CARMA HINTON: No one has. We finished it two days ago. It's the first time I see it in this form, projected on a big screen.
QUESTION: Why aren't the interviews specifically dated?
CARMA HINTON: There's already so much on the screen, and so much of it that seemed more important. The interviews were done over a period of two years and the interviewees have remained pretty consistent in their views.
RICHARD GORDON: Maybe in the CD-ROM version?
QUESTION: You have unearthed old footage from the May 4, 1919 students' revolt and the Oct. 1, 1949's proclamation of the People's Republic of China by Mao Zedong--the sort of footage that's usually kept in government safes. The visual documents you have for the 1989 Tiananmen Square demonstrations come in all shapes and forms. How did you get them?
RICHARD GORDON: A nod should be given here to the National Endowment for the Humanities, the Corporation for Public Broadcasting and such entities as the Ford Foundation and the Rockefeller Foundation. It is incredibly difficult to set up such funding programs, and due to cut-backs, they'll be practically impossible to mount in any near future. A lot of the 1989 footage comes from home videos done by Taiwanese, American students, etc, and from network TV--name one network, we knocked on their door. As for CNN, their man in Beijing demanded to be the on-camera host, with trenchcoat and all... It took us two years.
QUESTION: Any threat of political prosecution for the people who participate in the film, or their families?
CARMA HINTON: Some of them are here in the States, so they're safe. Those that have remained in China have been very outspoken; they have expressed their opinions ON record in China, which is very courageous. They know they're on record.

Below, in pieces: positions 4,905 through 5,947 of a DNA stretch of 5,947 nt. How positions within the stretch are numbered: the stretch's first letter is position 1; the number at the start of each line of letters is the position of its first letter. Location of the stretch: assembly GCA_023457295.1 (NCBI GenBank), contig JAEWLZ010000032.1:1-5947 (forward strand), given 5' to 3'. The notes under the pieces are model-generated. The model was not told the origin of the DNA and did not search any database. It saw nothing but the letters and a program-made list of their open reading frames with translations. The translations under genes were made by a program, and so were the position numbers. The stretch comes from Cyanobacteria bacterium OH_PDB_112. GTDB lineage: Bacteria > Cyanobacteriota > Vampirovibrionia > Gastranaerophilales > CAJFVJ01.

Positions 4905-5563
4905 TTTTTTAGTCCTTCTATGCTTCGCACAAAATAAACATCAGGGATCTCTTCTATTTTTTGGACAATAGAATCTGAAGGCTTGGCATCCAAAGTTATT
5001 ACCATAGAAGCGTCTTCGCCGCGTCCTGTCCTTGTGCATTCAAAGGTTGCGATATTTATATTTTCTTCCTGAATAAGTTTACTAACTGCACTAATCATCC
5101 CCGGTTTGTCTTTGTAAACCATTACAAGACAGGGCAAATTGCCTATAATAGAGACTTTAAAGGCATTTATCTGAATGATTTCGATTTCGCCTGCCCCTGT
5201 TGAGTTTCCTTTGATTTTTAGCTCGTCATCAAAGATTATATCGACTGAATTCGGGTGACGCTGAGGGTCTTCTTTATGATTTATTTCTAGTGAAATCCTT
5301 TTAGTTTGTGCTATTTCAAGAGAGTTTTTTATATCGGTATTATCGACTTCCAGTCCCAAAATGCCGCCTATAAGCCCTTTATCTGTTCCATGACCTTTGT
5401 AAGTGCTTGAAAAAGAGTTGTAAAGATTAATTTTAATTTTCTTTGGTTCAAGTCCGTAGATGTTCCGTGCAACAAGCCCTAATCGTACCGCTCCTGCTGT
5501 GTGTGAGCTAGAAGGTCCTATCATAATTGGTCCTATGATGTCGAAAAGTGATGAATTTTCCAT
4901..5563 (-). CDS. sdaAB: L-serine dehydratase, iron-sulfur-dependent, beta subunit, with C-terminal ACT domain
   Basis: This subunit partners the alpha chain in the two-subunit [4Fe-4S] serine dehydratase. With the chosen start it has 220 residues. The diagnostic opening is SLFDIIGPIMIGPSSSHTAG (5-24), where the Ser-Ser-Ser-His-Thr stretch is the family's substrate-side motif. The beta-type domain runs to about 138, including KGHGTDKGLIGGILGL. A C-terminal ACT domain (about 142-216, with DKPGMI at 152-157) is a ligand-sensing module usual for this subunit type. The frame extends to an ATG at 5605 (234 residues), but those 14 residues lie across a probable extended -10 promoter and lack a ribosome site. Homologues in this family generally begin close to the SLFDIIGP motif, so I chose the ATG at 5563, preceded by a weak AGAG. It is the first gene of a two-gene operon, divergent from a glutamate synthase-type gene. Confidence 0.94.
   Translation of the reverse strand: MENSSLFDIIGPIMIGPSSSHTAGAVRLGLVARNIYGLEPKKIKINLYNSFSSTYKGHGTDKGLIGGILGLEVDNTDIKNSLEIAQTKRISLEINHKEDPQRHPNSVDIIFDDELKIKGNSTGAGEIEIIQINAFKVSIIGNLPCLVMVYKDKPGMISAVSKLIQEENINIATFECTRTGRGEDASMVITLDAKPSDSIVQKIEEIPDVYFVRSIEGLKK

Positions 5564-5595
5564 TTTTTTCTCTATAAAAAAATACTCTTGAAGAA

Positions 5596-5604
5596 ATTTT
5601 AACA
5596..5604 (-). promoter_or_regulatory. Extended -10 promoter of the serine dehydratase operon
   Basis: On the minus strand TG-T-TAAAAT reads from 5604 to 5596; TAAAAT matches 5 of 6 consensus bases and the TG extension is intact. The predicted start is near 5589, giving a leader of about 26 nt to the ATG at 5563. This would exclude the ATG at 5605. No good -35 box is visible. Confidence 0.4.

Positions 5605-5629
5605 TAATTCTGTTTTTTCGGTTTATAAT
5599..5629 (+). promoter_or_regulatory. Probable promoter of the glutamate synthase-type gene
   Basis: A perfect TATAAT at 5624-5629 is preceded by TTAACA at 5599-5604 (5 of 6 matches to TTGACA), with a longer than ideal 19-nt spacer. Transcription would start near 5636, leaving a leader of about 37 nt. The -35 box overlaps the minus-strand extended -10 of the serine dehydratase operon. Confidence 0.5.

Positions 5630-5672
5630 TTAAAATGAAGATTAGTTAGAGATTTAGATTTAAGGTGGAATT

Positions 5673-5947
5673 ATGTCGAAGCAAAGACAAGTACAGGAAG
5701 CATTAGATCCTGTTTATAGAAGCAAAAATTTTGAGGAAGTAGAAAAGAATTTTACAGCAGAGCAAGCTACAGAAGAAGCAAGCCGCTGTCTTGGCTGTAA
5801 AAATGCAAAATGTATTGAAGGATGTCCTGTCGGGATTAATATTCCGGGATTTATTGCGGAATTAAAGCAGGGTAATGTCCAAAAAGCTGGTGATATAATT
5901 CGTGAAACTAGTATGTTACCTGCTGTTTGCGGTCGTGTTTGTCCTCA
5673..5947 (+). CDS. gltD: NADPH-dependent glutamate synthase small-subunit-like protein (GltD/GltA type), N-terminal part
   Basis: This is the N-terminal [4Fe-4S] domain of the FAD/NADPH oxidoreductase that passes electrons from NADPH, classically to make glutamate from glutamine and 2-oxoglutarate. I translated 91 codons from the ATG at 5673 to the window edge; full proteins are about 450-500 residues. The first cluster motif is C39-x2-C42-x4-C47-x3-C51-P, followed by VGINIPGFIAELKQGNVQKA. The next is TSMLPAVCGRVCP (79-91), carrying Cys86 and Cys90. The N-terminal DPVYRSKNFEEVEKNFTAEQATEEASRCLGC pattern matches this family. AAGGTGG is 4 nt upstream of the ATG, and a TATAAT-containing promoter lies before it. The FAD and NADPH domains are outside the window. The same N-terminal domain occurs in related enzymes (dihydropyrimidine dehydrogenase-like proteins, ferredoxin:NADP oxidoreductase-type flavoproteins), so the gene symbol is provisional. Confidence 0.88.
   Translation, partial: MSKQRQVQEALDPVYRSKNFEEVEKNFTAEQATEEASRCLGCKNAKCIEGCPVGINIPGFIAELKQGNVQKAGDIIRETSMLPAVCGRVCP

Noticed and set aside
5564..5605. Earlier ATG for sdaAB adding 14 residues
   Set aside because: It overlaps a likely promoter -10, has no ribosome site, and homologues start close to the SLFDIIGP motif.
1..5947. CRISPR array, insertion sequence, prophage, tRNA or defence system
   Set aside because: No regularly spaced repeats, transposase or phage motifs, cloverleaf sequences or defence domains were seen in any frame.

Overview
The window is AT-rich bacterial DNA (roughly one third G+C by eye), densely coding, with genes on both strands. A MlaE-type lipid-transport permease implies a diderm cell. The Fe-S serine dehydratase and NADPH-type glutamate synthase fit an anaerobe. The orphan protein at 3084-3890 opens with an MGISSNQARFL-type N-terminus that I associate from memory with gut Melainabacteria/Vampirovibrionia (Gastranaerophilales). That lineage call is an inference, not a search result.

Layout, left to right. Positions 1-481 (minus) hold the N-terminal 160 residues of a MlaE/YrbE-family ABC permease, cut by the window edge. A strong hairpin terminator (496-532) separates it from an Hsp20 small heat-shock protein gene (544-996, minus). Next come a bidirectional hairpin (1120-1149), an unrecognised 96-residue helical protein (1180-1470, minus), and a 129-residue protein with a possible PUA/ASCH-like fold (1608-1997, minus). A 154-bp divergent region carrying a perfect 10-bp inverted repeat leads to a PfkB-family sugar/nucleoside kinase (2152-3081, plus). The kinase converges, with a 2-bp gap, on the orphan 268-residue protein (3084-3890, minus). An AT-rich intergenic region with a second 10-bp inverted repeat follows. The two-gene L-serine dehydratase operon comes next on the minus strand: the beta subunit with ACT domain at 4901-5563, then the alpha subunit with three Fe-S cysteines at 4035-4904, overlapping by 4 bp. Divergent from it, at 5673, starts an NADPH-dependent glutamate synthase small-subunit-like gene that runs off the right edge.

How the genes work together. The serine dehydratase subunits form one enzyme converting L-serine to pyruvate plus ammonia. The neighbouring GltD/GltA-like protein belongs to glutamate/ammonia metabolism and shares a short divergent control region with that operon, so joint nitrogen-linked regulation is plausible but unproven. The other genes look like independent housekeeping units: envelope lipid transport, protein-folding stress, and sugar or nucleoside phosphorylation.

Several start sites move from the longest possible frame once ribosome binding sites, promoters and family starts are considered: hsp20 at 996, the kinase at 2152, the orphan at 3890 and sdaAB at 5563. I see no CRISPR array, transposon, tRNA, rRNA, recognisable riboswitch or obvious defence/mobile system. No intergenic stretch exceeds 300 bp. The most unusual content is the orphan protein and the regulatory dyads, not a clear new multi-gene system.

RICHARD GORDON: That's why this type of film is so long, and so difficult to make. Some of the interviewees asked to be removed from the film, not to endanger their families, which we understood perfectly, and we complied. Others, we'd done in silhouette, but it didn't feel right, so we removed them too..
QUESTION: One of the figureheads of the Tiananmen Square students' occupation, Chai Ling, is not in the film. Yet she lives in Boston. Did she turn you down, and if so, why?
CARMA HINTON: She doesn't believe documentaries can give the truth. We contacted her several times, we explained we wanted to give room to different voices from the Students' movement. We also told her several people had expressed their opinions about her--some positive, some negative--and that HER version of what happened might help. She still refused, even when approached by academics we'd asked to act as our ambassadors.
QUESTION: Perhaps she's protecting relatives in China?
CARMA HINTON: That would be understandable, but she sent an open letter to Hillary Clinton, she continues to talk to other filmmakers and journalists...
RICHARD GORDON: I'm probably more naive than Carma on Chinese politics, but I found Chai Ling surprisingly hostile to any examination of her role in the events. She's come up with statements sustaining that we had aligned with the New York Times and the Chinese government in some sort of conspiracy.